Sab 29 nov 2014
I didn’t like Interstellar, the recent SciFi movie. I admit that for a hard SciFi fan who likes more nuts and bolts, not dragons and melodramatics, all the talk about love being such a force of nature, all those long scenes with lots of tears and sorrow were a little too much but, well, I am sure it is suitable for a part of the audience. Lets accept that.
However, what I do expect of a story is self-consistency. I tried very hard to be consistent within my novel, I re-wrote several parts to be consistent and I get really disappointed when I see such a ballyhooed movie fail so badly.
We’ve all seen small spaceships landing and taking off from planets such as tie fighters in Star Wars or shuttle craft in Star Trek. Interstellar has its own version of these, however, why did they need something that looked pretty much like a Saturn V for their first jump into space to join the rest of their ship which was already assembled in orbit? Either their craft can or cannot raise from planets with a similar gravity pull as Earth, either they need a Saturn V or they don’t.
They take 2 years to travel from Earth to Saturn via Mars, which is a reasonable time with current technology. However, once across the wormhole and in another galaxy, they are able to jump in between planets in different star systems in less than a lifetime. Are the stars in that other galaxy packed so close together that they allow travel in between them so fast? Because, if they are, it would probably be a chaotic place, dangerous and full of radiation from so many celestial bodies around hurtling big rocks at each other. Our star is a mild one located in a quiet spot on our galaxy. If you are looking for a safe place for humanity to live forever, you would hardly look at a place where too many star systems are packed so dangerously close together.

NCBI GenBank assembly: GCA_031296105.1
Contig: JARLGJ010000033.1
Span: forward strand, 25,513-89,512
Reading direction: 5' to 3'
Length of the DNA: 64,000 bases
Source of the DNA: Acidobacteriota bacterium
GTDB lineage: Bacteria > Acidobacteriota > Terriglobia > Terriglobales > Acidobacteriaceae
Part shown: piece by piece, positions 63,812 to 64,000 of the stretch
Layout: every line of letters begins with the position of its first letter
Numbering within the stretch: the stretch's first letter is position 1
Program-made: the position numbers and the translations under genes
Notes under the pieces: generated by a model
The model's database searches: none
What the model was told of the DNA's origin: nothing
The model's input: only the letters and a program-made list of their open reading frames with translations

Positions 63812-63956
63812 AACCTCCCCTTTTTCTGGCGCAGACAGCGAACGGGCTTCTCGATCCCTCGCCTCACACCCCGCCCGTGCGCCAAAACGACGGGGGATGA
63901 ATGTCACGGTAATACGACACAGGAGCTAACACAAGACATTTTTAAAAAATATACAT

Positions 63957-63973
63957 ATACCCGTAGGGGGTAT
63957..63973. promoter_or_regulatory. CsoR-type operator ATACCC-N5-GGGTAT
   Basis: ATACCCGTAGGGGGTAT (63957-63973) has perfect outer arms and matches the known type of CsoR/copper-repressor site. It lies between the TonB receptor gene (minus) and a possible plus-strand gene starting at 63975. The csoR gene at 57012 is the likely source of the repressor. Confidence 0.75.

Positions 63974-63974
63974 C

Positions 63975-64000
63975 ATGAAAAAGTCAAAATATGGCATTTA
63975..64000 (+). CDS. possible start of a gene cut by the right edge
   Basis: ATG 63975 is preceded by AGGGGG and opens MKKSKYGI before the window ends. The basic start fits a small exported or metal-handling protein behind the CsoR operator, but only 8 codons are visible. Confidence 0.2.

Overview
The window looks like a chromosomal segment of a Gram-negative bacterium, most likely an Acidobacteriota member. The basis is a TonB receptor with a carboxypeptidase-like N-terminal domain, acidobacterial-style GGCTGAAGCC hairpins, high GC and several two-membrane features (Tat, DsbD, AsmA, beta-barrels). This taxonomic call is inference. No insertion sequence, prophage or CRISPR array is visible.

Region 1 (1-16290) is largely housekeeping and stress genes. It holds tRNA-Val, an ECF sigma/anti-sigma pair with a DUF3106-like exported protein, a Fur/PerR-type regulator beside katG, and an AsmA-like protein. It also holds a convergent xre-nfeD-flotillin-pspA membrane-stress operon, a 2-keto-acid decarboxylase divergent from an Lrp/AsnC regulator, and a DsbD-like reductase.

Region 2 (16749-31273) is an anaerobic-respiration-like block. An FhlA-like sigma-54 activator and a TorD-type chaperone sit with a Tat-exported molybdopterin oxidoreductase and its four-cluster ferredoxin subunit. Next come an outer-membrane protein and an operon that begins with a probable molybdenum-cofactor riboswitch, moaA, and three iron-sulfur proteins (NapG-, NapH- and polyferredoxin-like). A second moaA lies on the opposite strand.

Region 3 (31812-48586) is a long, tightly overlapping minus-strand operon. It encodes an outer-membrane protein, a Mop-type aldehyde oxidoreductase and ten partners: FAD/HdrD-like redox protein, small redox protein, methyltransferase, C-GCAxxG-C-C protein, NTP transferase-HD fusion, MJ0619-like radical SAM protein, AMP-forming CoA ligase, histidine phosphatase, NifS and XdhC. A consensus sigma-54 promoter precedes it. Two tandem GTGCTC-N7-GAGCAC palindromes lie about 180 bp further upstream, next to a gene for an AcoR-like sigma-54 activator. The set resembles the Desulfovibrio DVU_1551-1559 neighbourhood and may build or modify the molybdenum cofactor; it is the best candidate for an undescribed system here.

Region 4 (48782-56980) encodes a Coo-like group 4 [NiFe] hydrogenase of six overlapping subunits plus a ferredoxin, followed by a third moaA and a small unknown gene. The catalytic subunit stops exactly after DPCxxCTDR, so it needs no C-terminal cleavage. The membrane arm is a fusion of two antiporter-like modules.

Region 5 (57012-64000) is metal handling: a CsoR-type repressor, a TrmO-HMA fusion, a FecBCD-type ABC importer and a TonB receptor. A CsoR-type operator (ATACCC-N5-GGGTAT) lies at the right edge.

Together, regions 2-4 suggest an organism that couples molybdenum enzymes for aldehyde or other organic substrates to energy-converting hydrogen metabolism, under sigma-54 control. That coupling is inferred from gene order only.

And why does it need to be in some other galaxy? If you can travel fast enough to go in between star systems, why not go to other star systems within our own neighborhood, in this same galaxy.
When they first reach orbit and are about to dock to the station everyone except, fortunately, for the pilot, jumps off their seats excited like children, to watch the show, at the worst possible moment to do so. Whenever a plane lands both passengers and crew must be seated with their seat belts adjusted but in Interstellar, frolicking around the cabin is normal procedure for docking.
Then, there is the scene where they stop the craft from spinning just because. As far as can be seen, only 2 of the crew of four are there present. And so, without warning anybody or, aparently, without any prior preparation, the pilot fires the attitude rockets to stop the spin. I hope that nobody was frying some eggs in the galley at that point or peeing.